Welcome to Throw Forward Thursday, where we jump into the future and see what’s going on there. My name is Graeme Codrington, and a few weeks ago we had a look at the hundred-year life, and I even sneakily suggested that we might even have access to a thousand-year life, given some of the work that’s being done on ageing. Well, I want to come back to that thought of what does it mean if life expectancy of longevity is dramatically increased? And I think one of the implications, and this is our theme in this week’s Throw Forward Thursday, is that we’re going to have to change how we think and talk about death.
I don’t mean this in a morbid way. Obviously, we are designed to fight for life. People don’t give up their lives easily, and I don’t think we talk and think enough about death, but everybody dies in the end, and it is a natural part of life. But if we are able to extend our lives significantly, we might reach a stage where we have to give people the choice of whether they want to extend or end their lives. So of course, at the moment we do that through the living wills, which is somebody saying, if I am dying, I don’t want to be resuscitated, even if we have the skills, the medicine, the medical technologies to resuscitate somebody who is moving rapidly towards death. Some people choose to say, I don’t want that to happen, so called living will. And that’s one thing we already do. But what happens if we are able to extend life dramatically? Do you allow somebody who is otherwise healthy who is otherwise living well, but maybe they’ve just had their hundredth birthday and they’re living a reasonably good life, but they think I’m done? I’m finished. This is it. I’ve had a good one and I want this life to be over.
I’m not talking about suicide because that’s the word we use right now. I’m not even talking about assisted dying, which is somebody who’s already on the process of dying, although and this is part of the conversation, we’re all always in the process of dying. It’s the nature of life. You know, when does a flower that you’ve taken and put in a vase, when does it dies? Is it when it looks dead, or is it when you’ve cut that stem? A week or two ago, it can look alive, but it is dying anyway.
Now, maybe that is a little bit more bit, but I think we’re going to have to have a conversation where we become more comfortable in people saying, I’ve lived a good life and I’d like it to be over now. If we jump into the future, I think we’ll discover those conversations are easier to have. I’ll tell you why, because if we jump into the past, we realise we’ve had this conversation before. Was at 55, 60 years ago, that the contraceptive pill for women was introduced. And it was a massive debate, especially in religious circles, about whether this was a woman being allowed to play God as a Generation X or myself, in my 50th year. I am the first generation, I am from the first generation that women could take a pill, not to have could have that contraception easily available to them. It’s changed the world that we’ve been able to control family sizes and control births that way. But in fact, the Catholic Church and others still have debates around whether they should even be allowed access to contraception because apparently, it’s playing God.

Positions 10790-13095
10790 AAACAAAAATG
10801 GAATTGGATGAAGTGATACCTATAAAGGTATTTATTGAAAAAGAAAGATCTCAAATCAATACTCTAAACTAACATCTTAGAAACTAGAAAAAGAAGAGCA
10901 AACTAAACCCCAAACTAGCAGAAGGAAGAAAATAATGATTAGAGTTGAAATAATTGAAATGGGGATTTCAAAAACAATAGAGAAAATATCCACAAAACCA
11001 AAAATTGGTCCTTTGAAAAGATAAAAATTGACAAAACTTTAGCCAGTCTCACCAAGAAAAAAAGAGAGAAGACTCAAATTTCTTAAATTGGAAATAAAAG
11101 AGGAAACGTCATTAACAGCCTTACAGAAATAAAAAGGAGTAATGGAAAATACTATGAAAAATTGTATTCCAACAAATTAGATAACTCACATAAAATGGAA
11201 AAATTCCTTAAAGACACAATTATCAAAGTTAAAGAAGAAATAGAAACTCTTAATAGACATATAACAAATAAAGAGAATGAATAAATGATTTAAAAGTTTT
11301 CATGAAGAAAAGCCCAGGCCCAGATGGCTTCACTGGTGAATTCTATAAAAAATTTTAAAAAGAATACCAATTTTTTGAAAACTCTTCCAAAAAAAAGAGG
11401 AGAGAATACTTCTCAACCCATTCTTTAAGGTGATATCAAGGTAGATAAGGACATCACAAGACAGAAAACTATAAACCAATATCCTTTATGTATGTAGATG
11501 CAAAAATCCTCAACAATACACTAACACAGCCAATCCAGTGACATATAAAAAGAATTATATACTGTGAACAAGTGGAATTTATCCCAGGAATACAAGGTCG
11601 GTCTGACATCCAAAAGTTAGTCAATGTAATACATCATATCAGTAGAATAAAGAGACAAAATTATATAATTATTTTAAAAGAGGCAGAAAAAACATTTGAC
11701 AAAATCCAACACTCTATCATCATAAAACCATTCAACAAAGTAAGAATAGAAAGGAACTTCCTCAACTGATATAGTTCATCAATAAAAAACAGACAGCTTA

We should have the same conversation about how to end life. And I think, as I say in our throw forward to the future, we’ll find that we’re a lot more comfortable about living longer, living younger longer, and ending life on our own terms, rather than just when everything collapses around us, in our bodies. I don’t think that was morbid. I didn’t intend it to be morbid. I intended to be a celebration of life and everything that is part of life, which is also how we do the end of it.
Throw Forward Thursday, a Look into the Future every Thursday. If you are watching on YouTube, make sure that you subscribe and hit the notification bell so that you get reminded to come and check into the studio every Thursday afternoon. If you’re listening on the Future of Work podcast, make sure that you subscribe and rate us please on your favourite podcast platform. We always appreciate that otherwise.
I will see you next week in the Throw Forward Thursday studio.
Graeme Codrington, is an internationally recognized futurist, specializing in the future of work. He helps organizations understand the forces that will shape our lives in the next ten years, and how we can respond in order to confidently stay ahead of change. Chat to us about booking Graeme to help you Re-Imagine and upgrade your thinking to identify the emerging opportunities in your industry.
For the past two decades, Graeme has worked with some of the world’s most recognized brands, travelling to over 80 countries in total, and speaking to around 100,000 people every year. He is the author of 5 best-selling books, and on faculty at 5 top global business schools.